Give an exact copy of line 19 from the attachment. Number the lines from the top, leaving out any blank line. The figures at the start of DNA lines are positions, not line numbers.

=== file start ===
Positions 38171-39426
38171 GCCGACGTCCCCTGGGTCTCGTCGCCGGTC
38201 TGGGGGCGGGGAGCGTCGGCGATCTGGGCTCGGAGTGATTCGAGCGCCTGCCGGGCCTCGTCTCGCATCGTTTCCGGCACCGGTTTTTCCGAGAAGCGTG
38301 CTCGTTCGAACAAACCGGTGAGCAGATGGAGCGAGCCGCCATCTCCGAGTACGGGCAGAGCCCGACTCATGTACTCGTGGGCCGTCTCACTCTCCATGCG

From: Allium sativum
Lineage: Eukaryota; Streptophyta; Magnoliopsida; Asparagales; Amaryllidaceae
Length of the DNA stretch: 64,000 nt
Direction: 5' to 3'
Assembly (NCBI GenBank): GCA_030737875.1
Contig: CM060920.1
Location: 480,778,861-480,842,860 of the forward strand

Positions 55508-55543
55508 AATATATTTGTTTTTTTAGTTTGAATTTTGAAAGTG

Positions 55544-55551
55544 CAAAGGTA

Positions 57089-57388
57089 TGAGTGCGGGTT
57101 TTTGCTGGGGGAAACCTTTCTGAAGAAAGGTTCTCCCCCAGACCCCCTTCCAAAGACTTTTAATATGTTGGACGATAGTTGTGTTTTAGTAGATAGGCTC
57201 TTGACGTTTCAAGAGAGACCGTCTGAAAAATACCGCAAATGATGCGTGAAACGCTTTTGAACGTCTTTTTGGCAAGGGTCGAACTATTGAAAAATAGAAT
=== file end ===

57201 TTGACGTTTCAAGAGAGACCGTCTGAAAAATACCGCAAATGATGCGTGAAACGCTTTTGAACGTCTTTTTGGCAAGGGTCGAACTATTGAAAAATAGAAT